Dear Amy: My hus­band had a rough child­hood. His mother was with a man who phys­i­cally abused him and sex­u­ally abused his sis­ter. His mother knew what was

The Denver Post - - LIFE & CULTURE - by Amy Dick­in­son Send ques­tions via e-mail to askamy@tri­ or by mail to Ask Amy, Chicago Tri­bune, TT500, 435 N. Michi­gan Ave., Chicago, IL 60611.

go­ing on, but didn’t take any steps to pro­tect her chil­dren. She cut off ties to ex­tended fam­ily and iso­lated her kids. I pre­sume she was abused also.

My hus­band left home when he was 16. He moved half­way across the coun­try, man­aged to fin­ish high school and put him­self through col­lege, all while liv­ing in home­less shel­ters or on street cor­ners.

My hus­band still has con­tact with his mother, and his mom and her new hus­band (whom we have met on a few oc­ca­sions) have de­cided to come out to our house for Christ­mas. They didn’t ask; they just in­vited them­selves.

Ev­ery fiber of my be­ing screams that she shouldn’t be trusted and her in­ter­ac­tion with my kids should be closely su­per­vised. My hus­band thinks I’m be­ing il­log­i­cal and way too over­pro­tec­tive. He says his mother would never do or al­low our kids to be harmed. Am I crazy for feel­ing this way? It’s been al­most 20 years since my hus­band left. Can a per­son re­ally change in that time? —

Over­pro­tec­tive Mama Bear

Dear Mama Bear: Your moth­erin-law might have changed, but one sign that she has fur­ther to go is her choice to vi­o­late a very ba­sic boundary and in­vite her­self to your home over the hol­i­day. Why hasn’t any­one asked if this is OK with you?

Per­haps your hus­band hasn’t given you the full story re­gard­ing who is­sued the in­vi­ta­tion, but re­gard­less — you and your hus­band equally share the home and you should also share ma­jor de­ci­sions re­gard­ing guests.

The short an­swer is that it is pos­si­ble your mother-in-law has changed, but you don’t know your mother-in­law’s new hus­band (nor does your hus­band), and so — you should ab­so­lutely keep a close eye on the chil­dren.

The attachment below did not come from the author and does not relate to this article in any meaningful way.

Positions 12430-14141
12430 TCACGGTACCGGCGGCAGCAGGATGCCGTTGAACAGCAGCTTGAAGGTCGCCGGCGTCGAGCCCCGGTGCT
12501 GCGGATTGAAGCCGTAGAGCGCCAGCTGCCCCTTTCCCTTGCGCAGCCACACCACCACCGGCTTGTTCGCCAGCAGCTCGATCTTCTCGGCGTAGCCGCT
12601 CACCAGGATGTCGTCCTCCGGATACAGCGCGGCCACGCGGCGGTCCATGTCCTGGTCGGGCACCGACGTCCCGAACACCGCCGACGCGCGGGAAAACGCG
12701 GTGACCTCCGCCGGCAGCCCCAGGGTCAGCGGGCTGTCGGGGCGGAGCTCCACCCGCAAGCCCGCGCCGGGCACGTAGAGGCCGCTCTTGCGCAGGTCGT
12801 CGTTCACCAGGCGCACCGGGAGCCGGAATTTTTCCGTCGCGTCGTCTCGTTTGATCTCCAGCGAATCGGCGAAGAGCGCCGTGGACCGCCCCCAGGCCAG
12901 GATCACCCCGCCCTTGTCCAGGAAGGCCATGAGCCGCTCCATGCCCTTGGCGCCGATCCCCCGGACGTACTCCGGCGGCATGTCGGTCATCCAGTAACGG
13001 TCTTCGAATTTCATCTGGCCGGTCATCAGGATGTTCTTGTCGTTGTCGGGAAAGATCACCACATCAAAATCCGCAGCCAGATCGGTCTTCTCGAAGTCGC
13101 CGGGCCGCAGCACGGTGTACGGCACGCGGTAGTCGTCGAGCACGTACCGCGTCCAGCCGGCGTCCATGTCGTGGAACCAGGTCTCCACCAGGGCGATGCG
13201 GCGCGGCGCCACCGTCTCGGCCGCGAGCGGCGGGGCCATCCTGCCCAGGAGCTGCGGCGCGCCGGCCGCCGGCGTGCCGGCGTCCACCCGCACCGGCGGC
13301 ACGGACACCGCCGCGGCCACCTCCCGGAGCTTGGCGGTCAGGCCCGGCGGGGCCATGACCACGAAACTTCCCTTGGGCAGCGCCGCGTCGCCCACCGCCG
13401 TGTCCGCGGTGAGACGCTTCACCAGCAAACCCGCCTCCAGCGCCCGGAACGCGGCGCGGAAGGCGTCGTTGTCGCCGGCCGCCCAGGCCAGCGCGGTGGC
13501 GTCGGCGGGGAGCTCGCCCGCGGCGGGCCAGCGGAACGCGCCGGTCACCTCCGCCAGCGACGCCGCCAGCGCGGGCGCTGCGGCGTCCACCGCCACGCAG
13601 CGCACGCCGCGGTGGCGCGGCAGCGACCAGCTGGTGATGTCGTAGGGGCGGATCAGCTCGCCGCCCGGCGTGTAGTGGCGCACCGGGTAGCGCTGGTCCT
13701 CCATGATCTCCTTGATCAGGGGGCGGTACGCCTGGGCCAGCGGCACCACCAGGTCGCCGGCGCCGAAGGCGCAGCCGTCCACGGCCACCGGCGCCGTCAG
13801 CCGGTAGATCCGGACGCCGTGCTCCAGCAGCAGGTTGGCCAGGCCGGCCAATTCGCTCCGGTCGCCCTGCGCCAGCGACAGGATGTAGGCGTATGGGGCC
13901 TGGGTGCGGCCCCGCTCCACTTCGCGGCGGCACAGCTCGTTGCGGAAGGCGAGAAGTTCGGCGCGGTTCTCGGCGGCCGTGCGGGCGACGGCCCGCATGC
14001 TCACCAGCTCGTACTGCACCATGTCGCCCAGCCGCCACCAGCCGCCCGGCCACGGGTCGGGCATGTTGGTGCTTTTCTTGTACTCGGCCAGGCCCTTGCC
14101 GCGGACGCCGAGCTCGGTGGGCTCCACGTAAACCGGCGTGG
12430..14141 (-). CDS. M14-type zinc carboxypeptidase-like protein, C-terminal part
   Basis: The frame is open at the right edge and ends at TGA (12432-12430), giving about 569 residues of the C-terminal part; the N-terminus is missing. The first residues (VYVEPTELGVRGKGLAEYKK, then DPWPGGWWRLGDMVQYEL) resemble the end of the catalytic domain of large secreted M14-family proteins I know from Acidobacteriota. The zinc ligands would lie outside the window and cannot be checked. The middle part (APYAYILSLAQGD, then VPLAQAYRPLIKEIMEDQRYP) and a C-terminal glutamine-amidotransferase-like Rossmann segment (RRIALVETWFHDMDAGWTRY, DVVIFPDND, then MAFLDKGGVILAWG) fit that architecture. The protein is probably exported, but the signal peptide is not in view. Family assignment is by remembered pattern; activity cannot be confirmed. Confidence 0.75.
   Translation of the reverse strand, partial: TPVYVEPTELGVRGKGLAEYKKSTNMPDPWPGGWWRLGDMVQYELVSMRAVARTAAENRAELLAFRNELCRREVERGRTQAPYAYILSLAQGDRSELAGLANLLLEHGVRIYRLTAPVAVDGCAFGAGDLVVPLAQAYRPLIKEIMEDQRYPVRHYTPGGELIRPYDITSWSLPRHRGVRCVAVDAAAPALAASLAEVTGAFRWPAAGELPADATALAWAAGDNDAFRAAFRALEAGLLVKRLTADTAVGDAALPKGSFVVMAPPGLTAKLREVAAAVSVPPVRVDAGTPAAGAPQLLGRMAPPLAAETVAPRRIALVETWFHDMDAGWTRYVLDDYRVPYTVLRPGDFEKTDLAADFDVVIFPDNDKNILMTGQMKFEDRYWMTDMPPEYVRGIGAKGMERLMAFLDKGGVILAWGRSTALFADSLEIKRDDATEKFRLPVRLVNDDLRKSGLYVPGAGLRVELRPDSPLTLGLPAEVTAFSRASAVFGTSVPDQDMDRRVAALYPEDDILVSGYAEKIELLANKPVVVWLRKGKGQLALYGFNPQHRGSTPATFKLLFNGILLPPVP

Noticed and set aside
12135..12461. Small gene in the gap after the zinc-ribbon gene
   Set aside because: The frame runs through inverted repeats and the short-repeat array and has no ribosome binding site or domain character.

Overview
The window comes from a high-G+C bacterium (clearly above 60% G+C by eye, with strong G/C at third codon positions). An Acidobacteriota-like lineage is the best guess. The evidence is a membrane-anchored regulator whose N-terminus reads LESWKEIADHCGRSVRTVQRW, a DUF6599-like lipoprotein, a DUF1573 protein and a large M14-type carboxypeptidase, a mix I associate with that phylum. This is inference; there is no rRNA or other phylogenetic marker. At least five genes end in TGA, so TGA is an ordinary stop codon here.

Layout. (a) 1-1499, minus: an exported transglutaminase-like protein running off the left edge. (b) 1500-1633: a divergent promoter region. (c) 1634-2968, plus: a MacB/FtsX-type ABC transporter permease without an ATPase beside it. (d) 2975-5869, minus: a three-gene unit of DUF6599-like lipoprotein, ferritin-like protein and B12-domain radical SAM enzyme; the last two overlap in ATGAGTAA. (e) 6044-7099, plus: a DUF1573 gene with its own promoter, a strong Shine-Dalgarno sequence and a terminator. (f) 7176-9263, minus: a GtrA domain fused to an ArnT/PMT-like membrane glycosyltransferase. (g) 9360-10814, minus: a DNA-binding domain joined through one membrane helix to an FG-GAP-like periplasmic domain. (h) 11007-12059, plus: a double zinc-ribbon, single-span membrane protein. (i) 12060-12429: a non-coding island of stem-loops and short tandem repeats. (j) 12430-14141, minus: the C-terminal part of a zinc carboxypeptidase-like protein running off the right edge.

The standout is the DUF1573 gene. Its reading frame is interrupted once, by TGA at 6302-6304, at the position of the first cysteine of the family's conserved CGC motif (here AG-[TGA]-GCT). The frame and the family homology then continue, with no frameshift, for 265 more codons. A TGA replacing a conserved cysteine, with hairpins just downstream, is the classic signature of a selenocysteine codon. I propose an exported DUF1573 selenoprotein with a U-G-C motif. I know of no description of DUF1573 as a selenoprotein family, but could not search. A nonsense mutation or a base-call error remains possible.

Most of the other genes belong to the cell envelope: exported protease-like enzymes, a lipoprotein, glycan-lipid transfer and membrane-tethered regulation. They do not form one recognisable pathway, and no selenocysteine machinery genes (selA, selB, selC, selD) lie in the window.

Bring­ing a new male fam­ily mem­ber into the house­hold places your chil­dren at risk.

Never leave your chil­dren alone with the older cou­ple, for any length of time. Do not bow to pres­sure from your mother-in-law (or your hus­band) to let them babysit or take the kids alone on out­ings. If they chal­lenge your judg­ment, ex­plain your­self — frankly, firmly and clearly.

I hope you will sup­port your hus­band’s ef­fort to make peace with his mother. This could be a very im­por­tant step in his per­sonal de­vel­op­ment. But your job as par­ents is to use an abun­dance of cau­tion re­gard­ing your own chil­dren. Do not cre­ate or per­mit any sit­u­a­tions that might carry this ter­ri­ble pat­tern of ne­glect and abuse into the next gen­er­a­tion.

Dear Amy: My close friend’s mother died on my birthday five days ago. She was in the ad­vanced stages of de­men­tia and was liv­ing in a nurs­ing home, but her death came as a shock to my friend, who was very in­volved in her care.

My friend barely spoke to me about it. I tried call­ing her. She texted very brief state­ments in re­ply. I said, “I am here for you.” I asked how she was feel­ing. I said, “I imag­ine there is both sad­ness and re­lief.” Noth­ing. I told her I was sur­prised and didn’t un­der­stand why she hadn’t spo­ken to me more about what was go­ing on with her. We are close. She spills her guts reg­u­larly to me about ev­ery other lit­tle and big thing in her life. And I do the same.

I re­al­ize that peo­ple grieve in their own way, and I want to honor what­ever she needs to do. I feel guilty for mak­ing this about me, but I feel shut out. What’s your take? — Un­sure

Dear Un­sure: My take is that your friend is griev­ing, and that she does not feel “re­lieved” by her mother’s death. She also may won­der why you — her very in­ti­mate friend — keep bug­ging her about your friend­ship when her mother just died.

I sug­gest that you send her a hand­writ­ten note, re­mem­ber­ing her mother and ex­press­ing your con­do­lences. At­tend any funeral or me­mo­rial ser­vice. Drop off a plate of her fa­vorite food or flow­ers. In­vite her to go for a walk, but don’t worry about it if she doesn’t get back to you. Stop pok­ing her to see if she is done yet. The griev­ing process changes peo­ple. Let her change, and stand with her while she does.

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